Sublime Residency, Cromarty
IOTA in collaboration with the University of Aberdeen's School of Biological Sciences hosted two artists in residence at the Lighthouse Field Station in Cromarty.
Funded by Creative Scotland and HIE, the Sublime residencies involved artists Stephen Hurrel and Mark Lyken working alongside marine biologists to create new works, which were presented during a week of activity in Cromarty in early September.
In a response to the maritime environment of Cromarty, Stephen Hurrel's film, Dead Reckoning, featured cinematic images of the immediate environment, together with underwater video and sound recordings, to create a dialogue between 'above' and 'below' the waterline.
As part of his residency Mark Lyken's sound installation,The Terrestrial Sea, explored how environment effects human and marine mammal behaviour and the parallels between the urban and coastal experience.
Canvey Wick Nature Reserve
Canvey Wick Nature Reserve is a former industrial site located at the west end of Canvey Island. In 2005 it was designated a Site of Special Scientific Interest, the first brownfield site to be protected specifically for its invertebrates.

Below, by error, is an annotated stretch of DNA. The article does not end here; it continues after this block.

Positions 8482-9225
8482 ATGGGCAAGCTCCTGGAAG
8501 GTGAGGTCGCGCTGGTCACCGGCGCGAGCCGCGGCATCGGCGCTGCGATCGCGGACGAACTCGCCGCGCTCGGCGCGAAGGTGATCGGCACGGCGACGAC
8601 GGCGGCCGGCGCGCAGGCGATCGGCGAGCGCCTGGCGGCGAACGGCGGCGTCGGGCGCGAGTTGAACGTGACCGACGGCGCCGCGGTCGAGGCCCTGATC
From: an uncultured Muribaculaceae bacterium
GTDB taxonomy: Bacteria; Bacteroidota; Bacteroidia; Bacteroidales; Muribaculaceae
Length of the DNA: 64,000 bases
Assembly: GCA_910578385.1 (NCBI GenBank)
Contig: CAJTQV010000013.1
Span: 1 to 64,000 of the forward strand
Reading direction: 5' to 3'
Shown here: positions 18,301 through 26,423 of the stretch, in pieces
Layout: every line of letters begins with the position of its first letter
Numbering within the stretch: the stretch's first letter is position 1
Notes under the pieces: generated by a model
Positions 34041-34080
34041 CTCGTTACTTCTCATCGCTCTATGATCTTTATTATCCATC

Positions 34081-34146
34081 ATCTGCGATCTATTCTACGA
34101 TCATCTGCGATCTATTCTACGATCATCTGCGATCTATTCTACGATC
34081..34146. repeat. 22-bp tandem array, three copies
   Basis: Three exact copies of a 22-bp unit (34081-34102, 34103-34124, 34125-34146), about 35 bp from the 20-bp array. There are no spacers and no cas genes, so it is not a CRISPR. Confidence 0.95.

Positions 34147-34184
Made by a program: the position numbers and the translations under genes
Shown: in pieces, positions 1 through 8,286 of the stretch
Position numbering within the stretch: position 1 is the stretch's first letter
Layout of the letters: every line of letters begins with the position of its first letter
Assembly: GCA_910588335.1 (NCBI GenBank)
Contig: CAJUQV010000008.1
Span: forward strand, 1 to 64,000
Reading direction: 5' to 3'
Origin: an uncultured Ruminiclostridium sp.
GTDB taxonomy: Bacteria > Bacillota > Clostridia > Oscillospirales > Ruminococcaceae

Buglife, the Invertebrate Conservation Trust, is working to raise the profile of brownfield habitats in the UK. Read more about their work.
Brownfield sites are best described as derelict and disused industrial or commercial land. Areas of abandoned factories and old railway lines are becoming a refuge for a growing number of species. Once all the human activity has died down, wildlife starts to move back into these undisturbed areas. Brownfield sites can contain a mosaic of different habitats and niches, providing opportunities for a wide variety of animals and insects, from toads and snakes to dragonflies and rare bees. Plants can also thrive on the poor soils, from purple rosebay willowherb to yellow groundsels and dandelions.
BBC Nature report
In June 2012 BBC Nature reported on the growing importance of wasteland or "brownfield" areas for UK wildlife.